Epilepsy genetics is more than just sending gene panels

Genetic testing. I smiled into my camera during our virtual Wednesday teaching session — pausing for effect. One of our junior team members has just made the statement that one of our patients qualified for a sponsored genetic testing program. I politely corrected them: “I think what you wanted to say was that this program qualifies for doing genetic testing on our patient”. The focus of epilepsy genetics is changing, shifting away from genetic testing to what genetic tests mean and how we can use them for better treatment. However, getting to a diagnosis requires the ability to perform genetic testing in the first place. And the framework for how this can be accomplished is vastly different within the US and internationally. In this second blog post on our review on epilepsy precision medicine, I would like to revisit the current state of genetic testing in the epilepsies. And yes, genetic testing should be standard of care and affordable for people with epilepsy. It’s that simple. Period. Continue reading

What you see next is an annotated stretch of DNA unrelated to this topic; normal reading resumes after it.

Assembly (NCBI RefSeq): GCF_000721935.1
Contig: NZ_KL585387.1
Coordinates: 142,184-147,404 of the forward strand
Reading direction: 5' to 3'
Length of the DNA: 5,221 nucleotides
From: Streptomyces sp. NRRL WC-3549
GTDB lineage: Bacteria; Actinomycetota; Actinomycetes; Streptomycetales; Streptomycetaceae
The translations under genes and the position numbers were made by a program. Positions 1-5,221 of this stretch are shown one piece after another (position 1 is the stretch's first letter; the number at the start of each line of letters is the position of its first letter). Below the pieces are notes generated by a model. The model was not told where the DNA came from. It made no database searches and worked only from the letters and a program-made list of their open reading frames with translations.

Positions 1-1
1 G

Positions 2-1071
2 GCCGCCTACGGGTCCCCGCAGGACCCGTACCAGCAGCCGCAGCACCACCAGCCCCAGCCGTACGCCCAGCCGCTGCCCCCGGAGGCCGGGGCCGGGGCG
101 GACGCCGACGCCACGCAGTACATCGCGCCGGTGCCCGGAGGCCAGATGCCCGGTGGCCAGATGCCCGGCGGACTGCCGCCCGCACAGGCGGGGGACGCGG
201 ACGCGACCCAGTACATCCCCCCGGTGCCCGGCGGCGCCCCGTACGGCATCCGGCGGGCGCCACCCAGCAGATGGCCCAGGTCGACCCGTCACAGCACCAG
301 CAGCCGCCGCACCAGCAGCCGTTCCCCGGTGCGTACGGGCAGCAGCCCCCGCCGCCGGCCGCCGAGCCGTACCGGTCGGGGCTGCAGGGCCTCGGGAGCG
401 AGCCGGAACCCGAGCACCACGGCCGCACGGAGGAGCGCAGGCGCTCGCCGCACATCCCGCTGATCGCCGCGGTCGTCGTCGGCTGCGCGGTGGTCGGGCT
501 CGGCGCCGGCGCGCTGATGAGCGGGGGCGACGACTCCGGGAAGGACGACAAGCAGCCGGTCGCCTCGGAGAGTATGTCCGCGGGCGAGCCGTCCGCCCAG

The new genetics of Dravet Syndrome

Sundance. I was asked to give a talk on the genetics of Dravet Syndrome at the Dravet Syndrome Foundation meeting in Fort Worth, Texas. I started my presentation asking the question whether there is actually anything novel to talk about given that it is well established that Dravet Syndrome is due to loss-of-function variants in SCN1A, and the challenges are in finding better treatments, not in refining SCN1A genetics. However, this is not quite true. There are several new aspects regarding the genetics of Dravet Syndrome that are worth highlighting. Continue reading

The Accelerando of epilepsy precision medicine

Half Moon Bay. Earlier this week, our precision medicine paper came online in Epilepsia, summarizing the state of the art in epilepsy precision medicine in 2022. This paper was initially inspired by the 2019 Precision Medicine Workshop in Washington, D.C., which was the sequel to our initial Half Moon Bay Conference in 2014. Yes, this was a publication that was almost three years in the making and I would like to give a shout-out to Juliet Knowles for pushing this herculean effort across the finish line. In this post, I would like to revisit what precision medicine actually is, sharing some of our initial thoughts that did not make it into the final version of our manuscript. But let’s first clarify what the Accelerando is. Continue reading

Why we need to understand what happened to child neurology back in March 2020